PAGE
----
Florida Gov. Ron DeSantis’ written statement to Tucker Carlson heard around the world earlier this month on the Russia-Ukraine war has caused nothing short of a full-scale meltdown from the arrogant consistently wrong-thinking, military-industrial complex-addled band of bipartisan dunderheads who collectively comprise the American ruling class’s foreign policy “blob.” The reality is that the governor should wear the blob’s dripping scorn as a badge of honor.
These “blobsters,” oftentimes think tank and punditry Boomers or Gen Xers who came of political age during the Cold War, typically suffer from a first principles-level delusion about whether America‘s triumphalist post-Cold War unipolar moment still exists (it does not). Accordingly, blobsters know one modus operandi only: more intervention and more escalation.
Abba Eban once famously said, in the context of ever-elusive Israeli-Palestinian peace, that “the Arabs never miss an opportunity to miss an opportunity”; for the blobsters who have been seething at the fact two top conservatives now oppose their agenda in Ukraine, we might say they never miss an opportunity to intervene further and blow up (or screw up) more things abroad.
The blob’s post-Cold War track record of supported foreign interventions is positively abysmal; Iraq is now an Iranian satrapy, Afghanistan is now run by the Taliban, and Libya, over a decade post-Samantha Power/Hillary Clinton-led intervention, is still riven by a jihadist civil war. In most vocational settings, a track record of such obvious repeated failures gets you fired, and perhaps blacklisted; for Beltway blobsters, such prognostications can merit a promotion, at least when Boeing or Northrop Grumman has something to say about it.
Seriously: Outside the corridors of Beltway groupthink, who in their right mind would still listen to these people for sage foreign policy counsel
Apparently not DeSantis. The Sunshine State governor, in his statement to Carlson, bemoaned the extent to which America’s increasingly weapons-entrenched, rhetorically absolutist and fiscally incontinent posture in Ukraine distracts from urgent problems at home, such as the horrific drug overdose epidemic inflicted upon our nation’s youth by a wide-open southern border and the vicious drug cartels that operate with impunity in northern Mexico. Even worse, from the blobsters’ blinkered perspective, DeSantis had the temerity to—egad!—reject the notion that further American entrenchment in a “territorial dispute between Ukraine and Russia” represents a “vital national interest” for the U.S.
For that, declasse Beltway neoconservatives and liberal humanitarian interventionists have derided DeSantis as a “Putin apologist” or, as befits a group of people unable to process a foreign conflict outside a dichotomous World War II paradigm of full-scale war pitting absolutist good against absolutist evil, as a reincarnation of Neville Chamberlain.
But DeSantis’ statement to Carlson is emphatically correct. Toward the beginning of the conflict, there was indeed a real threat of Vladimir Putin toppling the Volodymyr Zelensky regime. But despite the lingering presence of intermittent rocket fire in and around Kyiv, the overwhelming majority of the fighting since last May—when Russian tanks that had encircled Kyiv in anticipation for a possible final assault on Zelensky largely retreated—has been relegated to far-flung provinces in the Donbas region of eastern Ukraine, and Crimea. As this column has repeatedly noted and as has been documented ad nauseam more generally by anyone willing to listen, the Donbas is comprised of towns and enclaves of decidedly mixed Russian and Ukrainian ethnic backgrounds; the specific national borders drawn there today, following the dissolution of the Soviet Union, are simply arbitrary. Crimea, for its part, has spent most of the past few hundred years under Russian control.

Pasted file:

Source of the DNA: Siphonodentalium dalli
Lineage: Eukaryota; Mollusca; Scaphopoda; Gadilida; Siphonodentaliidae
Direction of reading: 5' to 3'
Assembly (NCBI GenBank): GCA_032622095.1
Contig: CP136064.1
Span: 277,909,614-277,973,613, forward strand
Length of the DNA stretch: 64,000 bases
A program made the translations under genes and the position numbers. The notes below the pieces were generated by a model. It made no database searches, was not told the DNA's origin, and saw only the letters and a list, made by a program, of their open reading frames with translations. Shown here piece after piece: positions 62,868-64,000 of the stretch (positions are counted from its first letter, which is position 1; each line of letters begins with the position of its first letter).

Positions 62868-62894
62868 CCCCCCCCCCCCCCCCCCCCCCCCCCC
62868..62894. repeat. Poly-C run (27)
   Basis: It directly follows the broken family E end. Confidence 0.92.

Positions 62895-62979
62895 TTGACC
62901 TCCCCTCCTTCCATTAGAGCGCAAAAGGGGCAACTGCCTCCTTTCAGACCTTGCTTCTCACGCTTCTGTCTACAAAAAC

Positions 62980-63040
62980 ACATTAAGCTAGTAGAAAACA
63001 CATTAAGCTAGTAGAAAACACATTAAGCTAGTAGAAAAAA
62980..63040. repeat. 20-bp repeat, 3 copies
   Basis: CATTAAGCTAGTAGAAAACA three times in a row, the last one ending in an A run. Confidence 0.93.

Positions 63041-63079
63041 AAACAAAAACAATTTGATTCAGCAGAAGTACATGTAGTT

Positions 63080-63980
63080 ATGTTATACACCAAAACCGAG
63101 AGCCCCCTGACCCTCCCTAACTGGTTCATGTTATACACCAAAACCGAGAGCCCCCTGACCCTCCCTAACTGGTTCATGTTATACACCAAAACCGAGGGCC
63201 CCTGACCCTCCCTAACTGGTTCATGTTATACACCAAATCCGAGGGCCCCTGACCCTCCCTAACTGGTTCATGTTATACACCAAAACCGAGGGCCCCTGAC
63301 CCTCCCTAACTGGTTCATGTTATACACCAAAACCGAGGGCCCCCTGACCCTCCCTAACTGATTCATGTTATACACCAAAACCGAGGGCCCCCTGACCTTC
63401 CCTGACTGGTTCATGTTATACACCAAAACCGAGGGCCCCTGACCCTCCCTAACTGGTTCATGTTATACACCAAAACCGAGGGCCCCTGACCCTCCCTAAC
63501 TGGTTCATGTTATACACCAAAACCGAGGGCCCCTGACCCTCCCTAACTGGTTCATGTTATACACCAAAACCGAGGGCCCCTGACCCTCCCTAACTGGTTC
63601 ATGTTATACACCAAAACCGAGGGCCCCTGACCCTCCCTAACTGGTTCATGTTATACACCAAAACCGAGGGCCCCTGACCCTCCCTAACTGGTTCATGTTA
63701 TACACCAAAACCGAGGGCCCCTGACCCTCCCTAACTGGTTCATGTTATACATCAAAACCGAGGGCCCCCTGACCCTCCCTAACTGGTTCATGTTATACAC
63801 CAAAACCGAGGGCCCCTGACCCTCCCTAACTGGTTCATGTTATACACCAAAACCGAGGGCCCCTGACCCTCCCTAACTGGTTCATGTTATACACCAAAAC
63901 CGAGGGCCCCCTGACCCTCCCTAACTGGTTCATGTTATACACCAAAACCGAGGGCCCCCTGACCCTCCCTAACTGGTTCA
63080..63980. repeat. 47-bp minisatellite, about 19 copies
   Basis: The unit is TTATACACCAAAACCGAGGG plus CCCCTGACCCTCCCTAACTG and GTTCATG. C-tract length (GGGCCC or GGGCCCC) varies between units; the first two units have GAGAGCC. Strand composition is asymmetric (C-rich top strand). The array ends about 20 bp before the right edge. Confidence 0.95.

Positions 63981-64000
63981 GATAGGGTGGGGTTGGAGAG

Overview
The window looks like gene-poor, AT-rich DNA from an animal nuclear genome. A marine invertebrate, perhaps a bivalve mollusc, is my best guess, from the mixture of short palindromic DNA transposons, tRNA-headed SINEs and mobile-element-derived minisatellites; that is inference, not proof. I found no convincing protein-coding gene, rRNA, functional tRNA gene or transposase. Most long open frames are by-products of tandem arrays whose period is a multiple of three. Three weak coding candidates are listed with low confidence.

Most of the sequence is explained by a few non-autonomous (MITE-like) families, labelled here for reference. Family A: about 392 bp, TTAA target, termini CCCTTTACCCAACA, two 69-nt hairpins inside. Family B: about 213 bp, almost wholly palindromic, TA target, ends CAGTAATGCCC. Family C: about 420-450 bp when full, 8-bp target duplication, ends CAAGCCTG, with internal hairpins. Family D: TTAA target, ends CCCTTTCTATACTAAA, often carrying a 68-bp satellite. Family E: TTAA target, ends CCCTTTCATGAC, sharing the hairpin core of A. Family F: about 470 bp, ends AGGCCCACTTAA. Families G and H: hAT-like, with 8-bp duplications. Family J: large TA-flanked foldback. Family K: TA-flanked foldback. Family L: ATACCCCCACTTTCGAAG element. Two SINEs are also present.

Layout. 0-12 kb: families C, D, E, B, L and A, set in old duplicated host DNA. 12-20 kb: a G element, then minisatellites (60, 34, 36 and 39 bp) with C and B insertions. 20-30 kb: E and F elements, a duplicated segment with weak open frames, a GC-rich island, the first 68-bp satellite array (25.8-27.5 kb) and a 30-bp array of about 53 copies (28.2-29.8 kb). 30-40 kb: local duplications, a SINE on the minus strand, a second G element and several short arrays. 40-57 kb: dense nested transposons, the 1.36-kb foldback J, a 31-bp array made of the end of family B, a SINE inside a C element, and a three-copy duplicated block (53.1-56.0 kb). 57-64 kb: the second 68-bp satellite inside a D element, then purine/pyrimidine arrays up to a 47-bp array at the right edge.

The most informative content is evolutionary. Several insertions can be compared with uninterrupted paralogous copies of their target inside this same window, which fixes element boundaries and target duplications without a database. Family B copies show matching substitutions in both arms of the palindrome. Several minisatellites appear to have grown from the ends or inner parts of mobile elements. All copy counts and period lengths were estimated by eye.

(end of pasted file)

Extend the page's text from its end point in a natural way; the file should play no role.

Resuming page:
So with the Zelensky regime secure from being toppled—especially secure, as of late, due to Europe’s recently increased arms shipments—and with the main question now pertaining to the precise boundaries and contours of an ultimate settlement, how exactly is the conflict not a “territorial dispute”? And what exactly is the “vital national interest” for the U.S. in ensuring Ukraine retains every single square foot of disputed territory, even if some of those square feet in the Ukrainian far east are—heaven forfend!—Russian-speaking towns that may well want to be part of Russia? Is poking the world’s largest nuclear arsenal as much as we have already done, and as much as the blob still want to do, seriously worth “upholding international norms,” or whatever other unthinking drivel the blobsters regurgitate.
The truth is that the vitriolic reaction to DeSantis says everything about the blob’s debilitating personal and vocational insecurities, and nothing about DeSantis’ call for measured prudence in Eastern Europe. DeSantis’ critics—besides the obvious knee-jerk Democratic partisans—are largely composed of two groups of people: those who grew up in a world that simply no longer exists, and those who are compelled to criticize his stance for purposes of retaining sinecures or maintaining professional relevance.
The first group, namely the “BoomerCons” (Boomer conservatives), matured in a “mutually assured destruction” Cold War setting wherein framing foreign policy as full of binary choices about dueling moral abstractions, such as “freedom versus authoritarianism,” might have been more apt or better resonated; and crucially, when we think of abstract values clashing on the geopolitical chessboard, American society back then had also not yet fully degenerated into its present decadence.
The second group, composed of intellectually homogenous journalists, think tankers and academics, depend upon the propagation and acceptance of blob orthodoxy for their very livelihoods.
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